I had been hoping for a “no-cry sleep solution,” but for us, there was none. So we did CIO. We knew we had to go into it fully committed, even if it meant temporarily getting even less sleep and feeling like the scum of the earth. It actually went much better than we thought it would. When she woke the first night, I went in, nursed her in her room, and then put her back in her crib. She cried for about 40 minutes and then slept the rest of the night. Then I gradually reduced the length of her feeding from 20 minutes down to 1 (in the meantime, she quickly stopped crying afterwards altogether). She generally wouldn’t wake again after the feeding; if she did, we would either ignore her, or Colin would go in and tell her it wasn’t time to get up. Finally, after maybe 3 weeks, I stopped going in entirely, and I think she stopped crying after about 5 minutes. Soon she was sleeping through the night almost every night (she still wakes occasionally if she loses track of her teddy bear — we give it back to her and she falls right back to sleep).
    The gradual decline seemed to help us a lot. Maybe you could try something similar with the pacifier and holding her? I think all our babies would prefer to sleep in our arms, if given the opportunity! :)
    Naps aren’t great here, either. Elise now naps on a big pillow in the middle of the living room floor. It seems I can transfer her from my arms (or the car…my go-to nap inducer these days) to the pillow much more successfully than to the crib. Oh, and the times vary widely — Monday was 10:45-11:45, yesterday was 2:40-4, today was 11:40-1. Woo-hoo.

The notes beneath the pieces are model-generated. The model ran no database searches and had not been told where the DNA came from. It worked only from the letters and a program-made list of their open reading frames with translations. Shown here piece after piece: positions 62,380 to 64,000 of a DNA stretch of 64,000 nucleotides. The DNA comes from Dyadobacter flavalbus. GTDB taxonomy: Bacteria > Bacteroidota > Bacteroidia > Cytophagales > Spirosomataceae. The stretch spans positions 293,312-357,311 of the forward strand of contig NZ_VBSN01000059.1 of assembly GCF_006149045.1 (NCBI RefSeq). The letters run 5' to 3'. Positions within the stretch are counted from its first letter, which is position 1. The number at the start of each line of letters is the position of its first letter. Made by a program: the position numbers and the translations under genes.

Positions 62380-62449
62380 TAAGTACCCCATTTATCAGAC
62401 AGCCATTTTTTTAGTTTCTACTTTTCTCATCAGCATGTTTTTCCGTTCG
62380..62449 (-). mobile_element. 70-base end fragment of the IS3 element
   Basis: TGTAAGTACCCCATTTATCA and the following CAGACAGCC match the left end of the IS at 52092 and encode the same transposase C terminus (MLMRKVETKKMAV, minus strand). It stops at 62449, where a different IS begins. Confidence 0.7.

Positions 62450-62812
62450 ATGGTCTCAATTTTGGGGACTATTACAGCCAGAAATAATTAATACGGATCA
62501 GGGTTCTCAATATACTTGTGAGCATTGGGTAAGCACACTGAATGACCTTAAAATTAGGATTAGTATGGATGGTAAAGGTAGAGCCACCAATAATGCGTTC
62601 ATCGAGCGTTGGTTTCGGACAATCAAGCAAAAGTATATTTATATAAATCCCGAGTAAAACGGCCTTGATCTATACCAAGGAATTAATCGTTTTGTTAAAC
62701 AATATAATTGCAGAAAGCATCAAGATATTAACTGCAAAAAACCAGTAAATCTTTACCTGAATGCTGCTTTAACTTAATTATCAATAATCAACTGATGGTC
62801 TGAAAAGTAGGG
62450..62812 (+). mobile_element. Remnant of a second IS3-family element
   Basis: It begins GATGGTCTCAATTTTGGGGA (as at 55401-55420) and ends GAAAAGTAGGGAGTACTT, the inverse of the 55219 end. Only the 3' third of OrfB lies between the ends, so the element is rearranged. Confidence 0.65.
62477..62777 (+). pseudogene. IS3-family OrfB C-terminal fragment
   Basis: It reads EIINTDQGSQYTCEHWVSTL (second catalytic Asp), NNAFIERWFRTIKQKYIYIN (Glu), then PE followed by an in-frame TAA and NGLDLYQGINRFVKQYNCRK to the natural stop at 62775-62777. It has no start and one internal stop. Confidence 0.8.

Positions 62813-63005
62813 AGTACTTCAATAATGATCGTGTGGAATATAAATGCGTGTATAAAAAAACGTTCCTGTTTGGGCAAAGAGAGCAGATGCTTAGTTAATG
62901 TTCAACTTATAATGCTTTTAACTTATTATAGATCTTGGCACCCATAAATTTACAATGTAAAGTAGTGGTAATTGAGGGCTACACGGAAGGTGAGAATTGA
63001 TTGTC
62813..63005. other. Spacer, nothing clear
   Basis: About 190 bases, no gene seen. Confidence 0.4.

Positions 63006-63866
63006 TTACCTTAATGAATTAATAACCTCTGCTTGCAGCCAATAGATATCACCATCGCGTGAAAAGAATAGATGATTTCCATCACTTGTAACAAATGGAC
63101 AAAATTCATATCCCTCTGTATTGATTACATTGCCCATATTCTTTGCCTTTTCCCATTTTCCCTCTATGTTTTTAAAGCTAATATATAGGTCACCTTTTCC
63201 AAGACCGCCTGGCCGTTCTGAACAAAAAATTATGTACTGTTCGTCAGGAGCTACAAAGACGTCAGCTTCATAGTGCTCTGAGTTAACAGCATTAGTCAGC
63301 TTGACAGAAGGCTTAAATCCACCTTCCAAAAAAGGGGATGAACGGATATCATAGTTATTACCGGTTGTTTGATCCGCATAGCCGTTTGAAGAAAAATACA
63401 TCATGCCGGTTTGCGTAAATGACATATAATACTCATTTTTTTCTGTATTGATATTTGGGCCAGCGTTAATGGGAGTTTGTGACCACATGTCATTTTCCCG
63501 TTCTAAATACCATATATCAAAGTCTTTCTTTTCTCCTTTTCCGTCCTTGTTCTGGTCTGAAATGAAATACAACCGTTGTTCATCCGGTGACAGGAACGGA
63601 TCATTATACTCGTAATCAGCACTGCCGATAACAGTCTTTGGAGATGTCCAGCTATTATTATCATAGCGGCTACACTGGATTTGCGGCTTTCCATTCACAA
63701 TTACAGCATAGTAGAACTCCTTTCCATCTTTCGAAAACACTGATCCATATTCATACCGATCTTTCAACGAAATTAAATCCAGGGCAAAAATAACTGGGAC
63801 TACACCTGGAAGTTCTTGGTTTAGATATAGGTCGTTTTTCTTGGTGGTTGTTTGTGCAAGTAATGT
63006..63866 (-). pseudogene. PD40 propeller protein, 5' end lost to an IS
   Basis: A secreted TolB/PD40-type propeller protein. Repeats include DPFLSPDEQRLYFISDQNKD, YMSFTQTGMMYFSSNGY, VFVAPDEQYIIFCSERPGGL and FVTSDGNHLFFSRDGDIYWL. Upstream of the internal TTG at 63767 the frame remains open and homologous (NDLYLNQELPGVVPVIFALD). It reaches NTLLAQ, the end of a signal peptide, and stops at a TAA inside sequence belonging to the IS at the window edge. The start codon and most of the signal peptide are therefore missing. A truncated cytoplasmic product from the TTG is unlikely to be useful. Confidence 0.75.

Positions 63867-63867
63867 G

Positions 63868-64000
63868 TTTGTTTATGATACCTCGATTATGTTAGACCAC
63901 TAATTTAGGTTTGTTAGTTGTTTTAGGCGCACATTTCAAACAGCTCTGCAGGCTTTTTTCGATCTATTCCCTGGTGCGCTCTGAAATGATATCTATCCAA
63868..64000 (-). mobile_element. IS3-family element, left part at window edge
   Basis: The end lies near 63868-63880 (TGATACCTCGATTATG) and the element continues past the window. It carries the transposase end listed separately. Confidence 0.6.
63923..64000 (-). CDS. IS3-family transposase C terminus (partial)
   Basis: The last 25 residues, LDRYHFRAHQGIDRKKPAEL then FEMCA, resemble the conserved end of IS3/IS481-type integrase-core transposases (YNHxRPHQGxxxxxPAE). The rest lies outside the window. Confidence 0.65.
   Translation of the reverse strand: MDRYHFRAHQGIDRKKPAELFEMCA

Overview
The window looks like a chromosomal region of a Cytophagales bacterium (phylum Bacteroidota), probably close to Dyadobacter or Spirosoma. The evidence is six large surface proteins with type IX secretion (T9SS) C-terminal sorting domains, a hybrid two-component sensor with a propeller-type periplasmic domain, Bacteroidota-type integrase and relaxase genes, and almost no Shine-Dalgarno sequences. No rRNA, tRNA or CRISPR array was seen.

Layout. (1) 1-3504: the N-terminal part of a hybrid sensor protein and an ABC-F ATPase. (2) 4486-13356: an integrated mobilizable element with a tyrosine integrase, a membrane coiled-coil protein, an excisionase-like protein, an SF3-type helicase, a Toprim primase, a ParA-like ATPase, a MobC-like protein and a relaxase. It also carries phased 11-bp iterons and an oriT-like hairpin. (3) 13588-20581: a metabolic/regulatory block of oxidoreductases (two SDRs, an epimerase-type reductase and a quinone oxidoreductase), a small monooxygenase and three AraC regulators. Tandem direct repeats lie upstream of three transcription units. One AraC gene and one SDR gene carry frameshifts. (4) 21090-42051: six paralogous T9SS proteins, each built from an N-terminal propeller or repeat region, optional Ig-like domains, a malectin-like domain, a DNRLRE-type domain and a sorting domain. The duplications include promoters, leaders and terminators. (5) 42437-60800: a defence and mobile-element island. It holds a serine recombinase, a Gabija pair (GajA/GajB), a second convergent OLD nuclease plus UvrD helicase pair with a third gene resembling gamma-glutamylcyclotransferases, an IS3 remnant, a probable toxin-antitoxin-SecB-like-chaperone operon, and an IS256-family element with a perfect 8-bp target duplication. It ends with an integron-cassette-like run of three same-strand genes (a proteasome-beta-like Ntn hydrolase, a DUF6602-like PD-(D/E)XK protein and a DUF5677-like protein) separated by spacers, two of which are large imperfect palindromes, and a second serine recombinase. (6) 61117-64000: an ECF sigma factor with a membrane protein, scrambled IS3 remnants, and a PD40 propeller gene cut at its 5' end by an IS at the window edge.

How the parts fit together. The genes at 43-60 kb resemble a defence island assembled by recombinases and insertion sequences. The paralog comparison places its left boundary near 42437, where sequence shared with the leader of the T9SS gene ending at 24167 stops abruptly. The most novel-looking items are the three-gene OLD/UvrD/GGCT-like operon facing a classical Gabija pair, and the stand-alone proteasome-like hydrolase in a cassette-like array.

When we finally tried CIO and it worked, all I could think was, “I wish we’d tried sooner!” We initially made a half-hearted attempt when Elise was 5 months (and her sleeping first started going downhill) and failed miserably, so I think she was just not ready yet. But I think Maggie is at a good age to try!
    I’d like to end this dissertation of a comment by saying two things: 1) you’re in my prayers! I really hope that things get better soon. The dead don’t need sleep, but we moms sure do! And 2) remember you are not alone. I used to get the weirdest looks sometimes from other moms when I would mention Elise’s sleep troubles, and they would say things like “oh, well my kid has slept great since he was 2 weeks old and takes awesome regular naps too!” It was like the idea of a baby who wasn’t a champion sleeper was completely foreign to them. AUGH. I don’t know if you’ve encountered that or not, but it was really deflating for me, and it helped me to talk to other moms who understood the frustration and exhaustion I was experiencing! And PLENTY of moms do understand, so I hope you hear from a lot of them! :)

  7. I do not have kids (obviously :)), so take this with a grain of salt (or just hit delete :))…